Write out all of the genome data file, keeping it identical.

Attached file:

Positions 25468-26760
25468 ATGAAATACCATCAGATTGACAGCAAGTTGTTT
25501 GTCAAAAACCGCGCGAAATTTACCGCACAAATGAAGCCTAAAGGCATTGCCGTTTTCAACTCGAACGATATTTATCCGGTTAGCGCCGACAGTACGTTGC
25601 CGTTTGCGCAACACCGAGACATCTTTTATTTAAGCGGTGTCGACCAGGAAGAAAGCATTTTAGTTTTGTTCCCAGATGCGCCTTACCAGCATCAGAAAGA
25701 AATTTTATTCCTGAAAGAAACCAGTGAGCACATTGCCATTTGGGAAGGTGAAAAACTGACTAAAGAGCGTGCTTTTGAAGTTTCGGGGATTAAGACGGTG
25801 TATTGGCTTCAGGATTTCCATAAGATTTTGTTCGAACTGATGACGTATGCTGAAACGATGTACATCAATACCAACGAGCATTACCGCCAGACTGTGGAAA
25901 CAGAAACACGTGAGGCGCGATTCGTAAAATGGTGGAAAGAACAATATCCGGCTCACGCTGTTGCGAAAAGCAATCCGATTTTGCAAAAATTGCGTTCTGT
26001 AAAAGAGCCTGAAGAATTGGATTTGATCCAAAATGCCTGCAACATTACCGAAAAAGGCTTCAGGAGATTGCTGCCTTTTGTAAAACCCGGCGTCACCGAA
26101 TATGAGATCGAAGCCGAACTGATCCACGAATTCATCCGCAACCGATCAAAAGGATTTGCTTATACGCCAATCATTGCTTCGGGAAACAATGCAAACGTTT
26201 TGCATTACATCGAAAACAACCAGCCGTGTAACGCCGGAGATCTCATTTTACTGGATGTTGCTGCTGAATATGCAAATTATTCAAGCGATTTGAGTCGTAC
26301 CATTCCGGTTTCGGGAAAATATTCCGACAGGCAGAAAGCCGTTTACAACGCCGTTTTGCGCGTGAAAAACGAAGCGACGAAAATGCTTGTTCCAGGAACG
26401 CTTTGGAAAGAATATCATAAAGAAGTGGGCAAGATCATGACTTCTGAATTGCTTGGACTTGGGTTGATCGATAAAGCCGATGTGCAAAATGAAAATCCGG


Positions 25468-26760
25468 ATGAAATACCATCAGATTGACAGCAAGTTGTTT
25501 GTCAAAAACCGCGCGAAATTTACCGCACAAATGAAGCCTAAAGGCATTGCCGTTTTCAACTCGAACGATATTTATCCGGTTAGCGCCGACAGTACGTTGC
25601 CGTTTGCGCAACACCGAGACATCTTTTATTTAAGCGGTGTCGACCAGGAAGAAAGCATTTTAGTTTTGTTCCCAGATGCGCCTTACCAGCATCAGAAAGA
25701 AATTTTATTCCTGAAAGAAACCAGTGAGCACATTGCCATTTGGGAAGGTGAAAAACTGACTAAAGAGCGTGCTTTTGAAGTTTCGGGGATTAAGACGGTG
25801 TATTGGCTTCAGGATTTCCATAAGATTTTGTTCGAACTGATGACGTATGCTGAAACGATGTACATCAATACCAACGAGCATTACCGCCAGACTGTGGAAA
25901 CAGAAACACGTGAGGCGCGATTCGTAAAATGGTGGAAAGAACAATATCCGGCTCACGCTGTTGCGAAAAGCAATCCGATTTTGCAAAAATTGCGTTCTGT
26001 AAAAGAGCCTGAAGAATTGGATTTGATCCAAAATGCCTGCAACATTACCGAAAAAGGCTTCAGGAGATTGCTGCCTTTTGTAAAACCCGGCGTCACCGAA
26101 TATGAGATCGAAGCCGAACTGATCCACGAATTCATCCGCAACCGATCAAAAGGATTTGCTTATACGCCAATCATTGCTTCGGGAAACAATGCAAACGTTT
26201 TGCATTACATCGAAAACAACCAGCCGTGTAACGCCGGAGATCTCATTTTACTGGATGTTGCTGCTGAATATGCAAATTATTCAAGCGATTTGAGTCGTAC
26301 CATTCCGGTTTCGGGAAAATATTCCGACAGGCAGAAAGCCGTTTACAACGCCGTTTTGCGCGTGAAAAACGAAGCGACGAAAATGCTTGTTCCAGGAACG
26401 CTTTGGAAAGAATATCATAAAGAAGTGGGCAAGATCATGACTTCTGAATTGCTTGGACTTGGGTTGATCGATAAAGCCGATGTGCAAAATGAAAATCCGG